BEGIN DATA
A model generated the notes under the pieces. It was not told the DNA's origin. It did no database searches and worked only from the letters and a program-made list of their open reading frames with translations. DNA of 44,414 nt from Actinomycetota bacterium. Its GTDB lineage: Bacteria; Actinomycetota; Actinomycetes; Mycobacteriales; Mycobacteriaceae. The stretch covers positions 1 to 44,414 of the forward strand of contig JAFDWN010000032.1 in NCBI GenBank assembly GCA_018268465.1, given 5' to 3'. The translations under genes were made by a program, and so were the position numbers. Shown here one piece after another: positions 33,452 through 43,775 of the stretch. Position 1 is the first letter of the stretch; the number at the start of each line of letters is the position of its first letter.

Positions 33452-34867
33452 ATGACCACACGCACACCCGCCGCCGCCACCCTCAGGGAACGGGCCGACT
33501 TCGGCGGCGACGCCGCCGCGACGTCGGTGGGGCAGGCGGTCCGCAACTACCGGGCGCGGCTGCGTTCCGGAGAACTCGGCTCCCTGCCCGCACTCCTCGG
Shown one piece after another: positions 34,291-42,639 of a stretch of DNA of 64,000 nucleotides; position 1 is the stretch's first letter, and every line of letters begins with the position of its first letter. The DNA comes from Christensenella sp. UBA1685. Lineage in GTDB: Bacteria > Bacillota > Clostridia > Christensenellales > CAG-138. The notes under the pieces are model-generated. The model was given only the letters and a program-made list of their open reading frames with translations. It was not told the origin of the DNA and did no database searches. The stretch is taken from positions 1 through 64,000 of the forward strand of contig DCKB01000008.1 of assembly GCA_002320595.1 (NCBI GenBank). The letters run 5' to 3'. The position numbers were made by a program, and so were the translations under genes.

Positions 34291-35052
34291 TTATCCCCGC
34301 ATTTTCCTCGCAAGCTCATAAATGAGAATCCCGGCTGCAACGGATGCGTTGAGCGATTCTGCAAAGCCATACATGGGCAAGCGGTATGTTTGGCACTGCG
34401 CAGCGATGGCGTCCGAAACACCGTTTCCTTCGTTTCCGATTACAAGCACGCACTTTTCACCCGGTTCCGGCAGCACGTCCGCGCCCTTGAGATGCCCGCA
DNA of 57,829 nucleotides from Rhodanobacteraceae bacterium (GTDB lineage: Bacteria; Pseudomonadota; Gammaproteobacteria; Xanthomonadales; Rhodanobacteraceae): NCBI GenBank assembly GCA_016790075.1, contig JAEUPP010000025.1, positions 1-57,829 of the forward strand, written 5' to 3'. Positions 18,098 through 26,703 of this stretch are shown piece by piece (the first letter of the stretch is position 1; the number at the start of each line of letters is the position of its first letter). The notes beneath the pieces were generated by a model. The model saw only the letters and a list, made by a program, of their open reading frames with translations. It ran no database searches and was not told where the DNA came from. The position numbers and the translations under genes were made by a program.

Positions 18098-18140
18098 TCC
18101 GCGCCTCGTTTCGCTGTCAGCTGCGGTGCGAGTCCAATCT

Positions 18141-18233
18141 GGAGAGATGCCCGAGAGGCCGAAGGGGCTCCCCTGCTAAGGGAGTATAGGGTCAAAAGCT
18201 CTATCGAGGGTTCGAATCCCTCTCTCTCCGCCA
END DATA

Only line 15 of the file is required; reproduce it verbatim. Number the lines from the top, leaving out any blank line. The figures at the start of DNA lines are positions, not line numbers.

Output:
18141 GGAGAGATGCCCGAGAGGCCGAAGGGGCTCCCCTGCTAAGGGAGTATAGGGTCAAAAGCT